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Sinking Ship? Saving The Historic Kalakala Ferry
There's an old joke: The two happiest days in a man's life are the day he buys a boat and the day he sells it.
That's certainly been true for the owners of the Kalakala, a historic art deco ferry that currently resides in the Puget Sound. Launched in 1935, the vessel's trials and tribulations have become the stuff of legend in Seattle.
First, it was an icon; a steel-bullet-shaped ship with round portholes that earned itself a mention in the Bing Crosby and Andrews Sisters song "Black Ball Ferry Line." You can still find pictures of it cruising past the Space Needle, looking like it belongs to Buck Rogers.
Steve Rodrigues has spent eight years trying to restore the Kalakala, and calling him an enthusiast would be an understatement.
"It was silver; the sun made her glow in the light," he says. "Nothing exists like the Kalakala in the world. It is art deco. There is nothing that ever followed that ... looked like it again."
But that futuristic beauty has faded. Today, the Kalakala is tied up in an industrial waterway near Tacoma, Wash. Under the leaden winter skies — despite the efforts of Rodrigues and some volunteers — the rust is what most stands out.
"We have kept her afloat," Rodrigues says. "We have worked with the government and made proposals for waterfront moorage for the Kalakala and preserving it to her glory and sharing it with the community. But it failed."
Still, Rodrigues isn't the first to fail. He bought the Kalakala at a bankruptcy auction from the previous group of would-be restorers. For the past decade, the old ferry has been something of a sad joke around the Puget Sound, getting evicted from one potential home after another. Some say it's not worth saving; it may have looked cool, but it was hard to maneuver and kept running into things.
Now, the Kalakala has overstayed its welcome in Tacoma. Last year, the Coast Guard set a deadline for Rodrigues to repair the boat's hull and arrange for it to be towed. They've also declared it a "hazard to navigation."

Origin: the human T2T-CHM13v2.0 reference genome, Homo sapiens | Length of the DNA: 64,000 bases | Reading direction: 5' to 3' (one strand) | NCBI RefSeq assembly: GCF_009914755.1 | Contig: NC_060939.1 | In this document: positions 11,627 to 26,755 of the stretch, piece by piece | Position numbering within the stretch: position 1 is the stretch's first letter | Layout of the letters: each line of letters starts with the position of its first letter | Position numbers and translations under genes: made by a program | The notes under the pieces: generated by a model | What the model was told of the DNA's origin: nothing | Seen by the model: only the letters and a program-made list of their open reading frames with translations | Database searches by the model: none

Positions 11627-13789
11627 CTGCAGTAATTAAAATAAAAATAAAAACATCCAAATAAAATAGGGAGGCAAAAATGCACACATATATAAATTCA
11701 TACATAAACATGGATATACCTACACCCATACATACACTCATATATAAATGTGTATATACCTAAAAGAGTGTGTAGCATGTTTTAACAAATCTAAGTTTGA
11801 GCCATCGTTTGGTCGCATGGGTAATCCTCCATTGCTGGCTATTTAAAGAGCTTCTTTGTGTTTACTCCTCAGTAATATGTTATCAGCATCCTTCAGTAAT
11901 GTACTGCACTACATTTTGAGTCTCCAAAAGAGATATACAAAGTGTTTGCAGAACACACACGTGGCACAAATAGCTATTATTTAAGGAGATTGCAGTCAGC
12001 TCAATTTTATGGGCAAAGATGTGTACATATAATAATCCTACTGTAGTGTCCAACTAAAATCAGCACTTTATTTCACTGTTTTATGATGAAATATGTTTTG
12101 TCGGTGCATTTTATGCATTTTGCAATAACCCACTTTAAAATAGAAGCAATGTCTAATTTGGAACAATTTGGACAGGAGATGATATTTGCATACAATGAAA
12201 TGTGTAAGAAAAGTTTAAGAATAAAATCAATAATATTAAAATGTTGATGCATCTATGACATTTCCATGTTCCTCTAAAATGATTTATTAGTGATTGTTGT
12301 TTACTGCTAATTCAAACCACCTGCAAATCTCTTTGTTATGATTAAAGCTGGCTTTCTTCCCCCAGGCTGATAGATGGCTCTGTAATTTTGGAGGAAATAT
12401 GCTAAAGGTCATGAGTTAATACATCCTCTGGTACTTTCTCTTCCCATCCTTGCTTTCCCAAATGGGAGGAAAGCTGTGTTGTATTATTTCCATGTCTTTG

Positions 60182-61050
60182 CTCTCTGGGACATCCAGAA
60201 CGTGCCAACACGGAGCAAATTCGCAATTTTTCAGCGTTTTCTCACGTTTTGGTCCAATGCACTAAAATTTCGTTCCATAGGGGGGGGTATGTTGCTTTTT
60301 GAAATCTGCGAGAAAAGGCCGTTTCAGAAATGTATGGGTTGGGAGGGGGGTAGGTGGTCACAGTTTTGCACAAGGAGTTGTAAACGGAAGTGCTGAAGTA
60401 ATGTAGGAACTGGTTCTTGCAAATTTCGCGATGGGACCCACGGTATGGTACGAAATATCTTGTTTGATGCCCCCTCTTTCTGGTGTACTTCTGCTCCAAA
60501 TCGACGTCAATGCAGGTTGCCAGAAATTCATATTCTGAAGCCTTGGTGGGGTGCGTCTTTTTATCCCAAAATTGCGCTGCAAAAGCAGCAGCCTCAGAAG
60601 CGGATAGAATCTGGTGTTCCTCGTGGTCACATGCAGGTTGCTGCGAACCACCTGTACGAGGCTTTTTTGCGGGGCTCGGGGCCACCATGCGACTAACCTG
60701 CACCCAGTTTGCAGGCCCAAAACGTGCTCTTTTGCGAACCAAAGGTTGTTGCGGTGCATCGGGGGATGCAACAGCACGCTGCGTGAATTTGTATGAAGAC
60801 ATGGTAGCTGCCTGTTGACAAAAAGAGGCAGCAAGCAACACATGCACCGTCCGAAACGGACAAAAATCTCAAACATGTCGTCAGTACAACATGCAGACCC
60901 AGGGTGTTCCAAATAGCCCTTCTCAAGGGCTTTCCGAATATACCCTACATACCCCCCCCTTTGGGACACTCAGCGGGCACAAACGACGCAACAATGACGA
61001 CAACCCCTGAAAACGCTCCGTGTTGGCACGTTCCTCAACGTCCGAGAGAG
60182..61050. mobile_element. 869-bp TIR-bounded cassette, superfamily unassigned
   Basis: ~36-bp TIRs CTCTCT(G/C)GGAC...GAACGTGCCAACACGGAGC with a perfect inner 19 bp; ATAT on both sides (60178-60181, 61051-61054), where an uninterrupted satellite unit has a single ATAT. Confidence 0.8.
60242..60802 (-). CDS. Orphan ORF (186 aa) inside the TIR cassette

"It has to go," says Coast Guard spokeswoman Regina Caffrey. "If the Kalakala sinks, it would block the entirety of the waterway, and it could impact up to $23 million worth of commerce in one month."
But Rodrigues denies that the Kalakala is a hazard. He gets angry at the very idea, accusing the media of conspiring with the government to smear the ferry's reputation.
Right before the Coast Guard's December 2011 deadline, Rodrigues announced he'd sold the ferry for $1 to an "anonymous billionaire." He insists the mysterious patron has committed to spending the necessary millions for a proper restoration.
Many in Seattle have grown to be skeptical of such Kalakala comeback announcements, but Cheryl DeGroot of Tacoma is still sentimental. DeGroot grew up riding the Kalakala in the '50s, and then, after the ferry's retirement, she stumbled across it again in the '70s in Kodiak, Alaska. It had been towed there to house a fish cannery, and DeGroot got a job onboard shelling shrimp.
"I'm getting some pictures today, because it's so special," she says on a recent visit to the Tacoma dock. "It looks better than I thought it would, actually. Not too bad — it's still floating!"
Despite all the setbacks, the Kalakala does seem to have a tendency to stay afloat.